New research suggests that large cities are not always the most dynamic engines of growth, and that some smaller and medium-sized cities and rural areas have outperformed them. The OECD cautions against focusing only on “core cities”, identifying “agglomeration costs” such as problems of housing affordability, infrastructure shortages and rising pollution and congestion. It advocates the benefits of well-connected regions of rural communities and networks of smaller, networked cities. Even highly disadvantaged communities contain assets and networks that could become the focus of development.

The idea that economic development can be left solely to market forces is the root of many of our problems, but still grips many of our political leaders. Part of the argument for One Yorkshire concerns the strength of its identity. Sir Richard Leese, the leader of Manchester City Council, has dismissed the idea of One Yorkshire as based on “nostalgia, not economic reality,” while Lord O’Neill has rejected it as “chest-beating slogans”. But Yorkshire identity cannot be denied, nor can it be trumped by appeals to an economic model that does not deliver for enough people. The Sheffield Citizens’ Assembly showed a clear preference for a Yorkshire scale of government. 

Yorkshire identity is not just a potentially powerful international brand but represents civic capital and the basis for a shared collective project. Bavarian identity, expressed among other ways through its powerful state parliament, does not appear to have prevented Munich from becoming one of the world’s most prosperous and liveable cities. Indeed, the Nobel Laureate George Akerlof, states that a sense of identity, as much as price signals, shapes our economic decision-making. It can underpin a sense of common purpose and influences behaviour in ways that conventional economists overlook.

Luxury flats and high-end offices in city centres are insufficient to raise living standards in the regions. Leeds City Council’s decision to develop an inclusive growth strategy is a recognition of this. One Yorkshire is also a response to the weaknesses of developer-led, city-centric policies.

This is not to deny that cities are important, but rather to suggest the regional scale is able to address links between dynamic places and their hinterlands, smaller cities, towns and coastal and rural areas. The appeal of One Yorkshire lies in its promise a more holistic, integrated and inclusive economic and social vision for the region. It remains to be seen which vision of devolution will triumph, but the choices are clear.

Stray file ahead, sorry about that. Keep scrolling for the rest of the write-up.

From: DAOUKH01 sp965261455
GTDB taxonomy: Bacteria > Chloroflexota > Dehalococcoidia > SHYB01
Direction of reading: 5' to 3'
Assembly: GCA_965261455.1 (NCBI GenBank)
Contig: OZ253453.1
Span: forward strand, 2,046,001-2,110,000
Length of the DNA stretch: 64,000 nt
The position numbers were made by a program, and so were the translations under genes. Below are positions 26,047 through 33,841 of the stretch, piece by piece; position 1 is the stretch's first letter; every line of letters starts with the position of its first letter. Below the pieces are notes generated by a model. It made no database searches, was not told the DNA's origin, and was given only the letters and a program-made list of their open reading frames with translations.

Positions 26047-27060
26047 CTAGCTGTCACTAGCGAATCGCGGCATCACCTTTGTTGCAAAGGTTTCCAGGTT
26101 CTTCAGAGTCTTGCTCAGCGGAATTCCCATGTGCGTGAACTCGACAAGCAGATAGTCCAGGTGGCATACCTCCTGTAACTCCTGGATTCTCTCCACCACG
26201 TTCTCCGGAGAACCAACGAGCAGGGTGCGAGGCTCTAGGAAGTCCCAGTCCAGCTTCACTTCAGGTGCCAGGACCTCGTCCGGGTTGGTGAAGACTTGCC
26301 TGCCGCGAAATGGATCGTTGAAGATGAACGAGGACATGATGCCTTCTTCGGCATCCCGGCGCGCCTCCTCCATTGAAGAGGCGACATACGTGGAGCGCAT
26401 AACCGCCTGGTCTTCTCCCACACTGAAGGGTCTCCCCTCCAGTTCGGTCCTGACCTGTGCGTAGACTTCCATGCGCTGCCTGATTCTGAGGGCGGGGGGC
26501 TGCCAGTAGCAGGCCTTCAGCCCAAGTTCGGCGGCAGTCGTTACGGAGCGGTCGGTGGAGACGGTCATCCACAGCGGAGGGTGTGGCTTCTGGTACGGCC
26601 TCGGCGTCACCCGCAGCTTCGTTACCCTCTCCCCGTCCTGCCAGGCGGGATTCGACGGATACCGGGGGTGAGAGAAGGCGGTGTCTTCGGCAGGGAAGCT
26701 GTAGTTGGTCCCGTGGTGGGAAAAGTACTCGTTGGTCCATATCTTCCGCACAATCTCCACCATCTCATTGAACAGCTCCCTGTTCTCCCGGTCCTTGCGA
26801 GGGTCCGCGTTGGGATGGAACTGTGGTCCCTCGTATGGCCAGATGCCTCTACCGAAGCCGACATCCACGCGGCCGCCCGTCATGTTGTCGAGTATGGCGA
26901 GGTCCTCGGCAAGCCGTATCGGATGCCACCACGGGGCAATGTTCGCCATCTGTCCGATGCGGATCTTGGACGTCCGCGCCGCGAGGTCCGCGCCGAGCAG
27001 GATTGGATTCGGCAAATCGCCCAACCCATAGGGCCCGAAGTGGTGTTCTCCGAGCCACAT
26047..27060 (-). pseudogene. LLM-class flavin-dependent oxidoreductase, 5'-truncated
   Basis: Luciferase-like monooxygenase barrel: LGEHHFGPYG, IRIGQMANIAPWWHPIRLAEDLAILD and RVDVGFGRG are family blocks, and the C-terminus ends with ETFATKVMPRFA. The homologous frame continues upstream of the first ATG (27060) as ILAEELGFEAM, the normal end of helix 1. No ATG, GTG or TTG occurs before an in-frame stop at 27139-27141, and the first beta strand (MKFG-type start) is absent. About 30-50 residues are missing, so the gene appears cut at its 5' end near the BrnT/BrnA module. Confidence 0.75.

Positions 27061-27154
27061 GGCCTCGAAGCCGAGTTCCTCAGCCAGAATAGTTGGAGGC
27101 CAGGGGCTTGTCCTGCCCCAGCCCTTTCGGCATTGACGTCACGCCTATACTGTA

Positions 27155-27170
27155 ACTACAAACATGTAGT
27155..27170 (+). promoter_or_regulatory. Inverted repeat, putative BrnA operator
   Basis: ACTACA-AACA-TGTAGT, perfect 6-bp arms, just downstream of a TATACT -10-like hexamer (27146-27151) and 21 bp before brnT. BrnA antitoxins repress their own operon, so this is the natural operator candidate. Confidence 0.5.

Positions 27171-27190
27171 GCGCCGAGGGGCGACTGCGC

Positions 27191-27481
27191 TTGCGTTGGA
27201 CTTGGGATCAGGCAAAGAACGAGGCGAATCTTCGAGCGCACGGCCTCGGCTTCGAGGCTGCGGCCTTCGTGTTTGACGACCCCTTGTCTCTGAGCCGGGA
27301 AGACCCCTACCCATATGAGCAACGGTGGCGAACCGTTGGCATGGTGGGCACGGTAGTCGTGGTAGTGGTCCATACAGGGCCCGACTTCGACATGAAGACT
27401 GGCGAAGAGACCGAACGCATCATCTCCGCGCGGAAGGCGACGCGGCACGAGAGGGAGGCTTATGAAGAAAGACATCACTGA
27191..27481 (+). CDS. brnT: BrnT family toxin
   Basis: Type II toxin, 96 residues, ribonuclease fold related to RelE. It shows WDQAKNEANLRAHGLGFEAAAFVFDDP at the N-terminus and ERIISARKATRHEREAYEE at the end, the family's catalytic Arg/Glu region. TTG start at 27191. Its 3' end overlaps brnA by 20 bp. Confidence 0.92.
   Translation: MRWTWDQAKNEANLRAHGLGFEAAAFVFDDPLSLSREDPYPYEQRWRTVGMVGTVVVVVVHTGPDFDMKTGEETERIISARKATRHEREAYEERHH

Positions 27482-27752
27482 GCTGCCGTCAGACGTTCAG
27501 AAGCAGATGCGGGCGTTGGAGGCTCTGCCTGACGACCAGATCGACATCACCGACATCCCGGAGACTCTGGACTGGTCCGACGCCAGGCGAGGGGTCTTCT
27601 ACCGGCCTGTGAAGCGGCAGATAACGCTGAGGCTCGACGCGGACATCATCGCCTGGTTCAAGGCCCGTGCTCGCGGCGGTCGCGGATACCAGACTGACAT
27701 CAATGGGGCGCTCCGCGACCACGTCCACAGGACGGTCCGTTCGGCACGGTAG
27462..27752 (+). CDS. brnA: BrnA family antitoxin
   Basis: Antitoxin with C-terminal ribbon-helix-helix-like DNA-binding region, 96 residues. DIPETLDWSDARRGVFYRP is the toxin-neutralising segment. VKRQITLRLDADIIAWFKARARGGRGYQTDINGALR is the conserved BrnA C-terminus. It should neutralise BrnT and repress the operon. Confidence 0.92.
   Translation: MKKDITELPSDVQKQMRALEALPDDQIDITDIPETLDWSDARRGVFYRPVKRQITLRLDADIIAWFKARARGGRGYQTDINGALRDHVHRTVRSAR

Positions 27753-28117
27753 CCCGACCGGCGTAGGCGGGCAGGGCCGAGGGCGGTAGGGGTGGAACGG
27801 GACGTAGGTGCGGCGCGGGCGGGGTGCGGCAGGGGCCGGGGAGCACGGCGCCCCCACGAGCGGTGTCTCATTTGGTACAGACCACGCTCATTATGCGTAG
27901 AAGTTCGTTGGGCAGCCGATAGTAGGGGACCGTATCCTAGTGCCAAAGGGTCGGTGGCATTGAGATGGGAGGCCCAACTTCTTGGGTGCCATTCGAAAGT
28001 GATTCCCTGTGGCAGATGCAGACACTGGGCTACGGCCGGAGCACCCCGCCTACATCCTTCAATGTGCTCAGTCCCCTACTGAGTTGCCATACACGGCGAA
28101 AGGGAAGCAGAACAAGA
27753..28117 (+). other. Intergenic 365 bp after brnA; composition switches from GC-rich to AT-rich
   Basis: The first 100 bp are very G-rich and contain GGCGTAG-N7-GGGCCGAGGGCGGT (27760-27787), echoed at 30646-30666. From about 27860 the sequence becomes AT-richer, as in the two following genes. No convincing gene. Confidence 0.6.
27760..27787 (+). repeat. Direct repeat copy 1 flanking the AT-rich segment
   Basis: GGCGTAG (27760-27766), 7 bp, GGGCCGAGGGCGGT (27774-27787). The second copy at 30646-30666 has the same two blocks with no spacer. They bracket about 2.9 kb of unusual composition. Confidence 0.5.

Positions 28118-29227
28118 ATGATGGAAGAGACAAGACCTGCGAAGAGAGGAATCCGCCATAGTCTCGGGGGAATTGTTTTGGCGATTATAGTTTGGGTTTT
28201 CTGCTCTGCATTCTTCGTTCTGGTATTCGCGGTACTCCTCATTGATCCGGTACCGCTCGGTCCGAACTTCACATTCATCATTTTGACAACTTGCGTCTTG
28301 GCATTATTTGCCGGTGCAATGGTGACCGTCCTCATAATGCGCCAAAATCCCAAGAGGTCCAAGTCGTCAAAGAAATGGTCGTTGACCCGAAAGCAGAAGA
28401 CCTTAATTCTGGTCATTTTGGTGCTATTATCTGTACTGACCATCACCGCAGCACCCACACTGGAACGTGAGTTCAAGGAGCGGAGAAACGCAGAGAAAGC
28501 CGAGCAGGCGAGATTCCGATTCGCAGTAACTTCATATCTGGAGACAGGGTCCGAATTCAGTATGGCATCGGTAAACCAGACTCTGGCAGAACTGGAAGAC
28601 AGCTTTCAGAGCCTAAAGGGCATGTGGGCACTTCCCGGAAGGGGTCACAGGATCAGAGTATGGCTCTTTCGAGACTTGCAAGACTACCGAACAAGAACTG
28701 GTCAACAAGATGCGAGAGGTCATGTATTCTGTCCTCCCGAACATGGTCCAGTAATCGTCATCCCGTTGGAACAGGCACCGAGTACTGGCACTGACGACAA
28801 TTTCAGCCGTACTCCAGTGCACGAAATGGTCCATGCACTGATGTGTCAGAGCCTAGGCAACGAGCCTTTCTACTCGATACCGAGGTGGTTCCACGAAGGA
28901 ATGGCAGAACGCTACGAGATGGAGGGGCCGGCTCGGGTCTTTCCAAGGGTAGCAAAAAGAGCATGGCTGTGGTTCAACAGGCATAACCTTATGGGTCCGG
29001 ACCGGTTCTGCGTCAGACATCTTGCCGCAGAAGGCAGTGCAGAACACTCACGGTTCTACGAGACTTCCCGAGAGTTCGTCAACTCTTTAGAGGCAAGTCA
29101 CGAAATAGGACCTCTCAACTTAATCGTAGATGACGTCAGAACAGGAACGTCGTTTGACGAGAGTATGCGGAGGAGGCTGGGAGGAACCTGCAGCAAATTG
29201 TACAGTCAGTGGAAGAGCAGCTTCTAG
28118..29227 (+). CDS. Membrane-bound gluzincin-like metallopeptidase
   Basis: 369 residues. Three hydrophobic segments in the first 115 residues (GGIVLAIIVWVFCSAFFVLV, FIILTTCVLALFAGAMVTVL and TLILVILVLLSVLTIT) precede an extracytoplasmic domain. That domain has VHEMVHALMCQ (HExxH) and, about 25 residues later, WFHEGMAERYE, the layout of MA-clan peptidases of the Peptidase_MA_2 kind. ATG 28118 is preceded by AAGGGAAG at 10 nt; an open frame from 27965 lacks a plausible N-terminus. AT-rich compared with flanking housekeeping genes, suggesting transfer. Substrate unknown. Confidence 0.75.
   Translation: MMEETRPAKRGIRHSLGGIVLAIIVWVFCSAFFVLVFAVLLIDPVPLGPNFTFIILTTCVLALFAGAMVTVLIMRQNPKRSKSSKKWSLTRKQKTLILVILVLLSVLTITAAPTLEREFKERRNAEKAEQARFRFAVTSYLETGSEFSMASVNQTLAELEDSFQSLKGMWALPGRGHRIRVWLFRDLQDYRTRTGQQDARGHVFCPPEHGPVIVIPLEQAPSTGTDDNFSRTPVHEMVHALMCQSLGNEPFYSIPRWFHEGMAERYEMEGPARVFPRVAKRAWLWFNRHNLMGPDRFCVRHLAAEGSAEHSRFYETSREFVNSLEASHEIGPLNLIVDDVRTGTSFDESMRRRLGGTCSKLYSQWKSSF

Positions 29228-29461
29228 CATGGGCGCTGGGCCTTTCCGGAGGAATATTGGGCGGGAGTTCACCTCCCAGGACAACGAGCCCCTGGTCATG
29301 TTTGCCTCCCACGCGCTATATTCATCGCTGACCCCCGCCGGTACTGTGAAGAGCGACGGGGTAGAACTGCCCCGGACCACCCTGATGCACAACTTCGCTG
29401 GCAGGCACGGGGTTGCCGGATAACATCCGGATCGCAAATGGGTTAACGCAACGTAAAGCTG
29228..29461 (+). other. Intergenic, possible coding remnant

John Tomaney is Professor of Urban and Regional Planning at University College London.

 
 
 
 

Why is it acceptable to kill someone? On the mysterious history of Britain’s road death toll

A London speed camera, 2004. Image: Getty.

A decade ago I became fascinated by a graph. This one:

I had been tracking the underlining data for years. The figures were easy to remember. Every year it was 3,500, plus or minus a percentage point or two.

Yet when the 2008 data was released, it had fallen to 2,538. This was 1,000 less than the figure in 2003. I plotted the above graph, and as I said, I became fascinated.

Because this is a really important graph. This is a plot of the number of people killed on Britain’s roads each year.

In Great Britain, collectively, we used to kill nearly 3,500 people on our roads every year. Consistently or, dare I say it, boringly: 3,500 deaths a year, 10 a day. It was accepted, in a, “Well yes it’s bad, but what can you do about it” kind of way. There was no clamour for change. Newspapers weren’t running headlines about the deaths mounting up, as they do with knife crime.

Meanwhile a train crash would be front page news for a week. Take the train that derailed at Hatfield on 17 October 2000, a tragedy in which 4 people died. That led to huge media interest, massive upheaval on the railways, and, ultimately, as the re-nationalisation of Railtrack, whose failings had caused the crash. Yet more than twice as many people will have died on the roads that day. Nothing was written about those deaths. Nothing changed.

In 2000, four people died in train crashes, while 3,409 died on the roads.

Here are those figures again.

1997 – 3,599 people killed on our roads

1998 – 3,422

1999 – 3,423

2000 – 3,409

2001 – 3,450

2002 – 3,431

2003 – 3508

But, in 2004 the figure dropped below 3,400 for the first time, to 3,221. Then in 2005 to 3,201.

2006 – 3,172

2007 – 2,946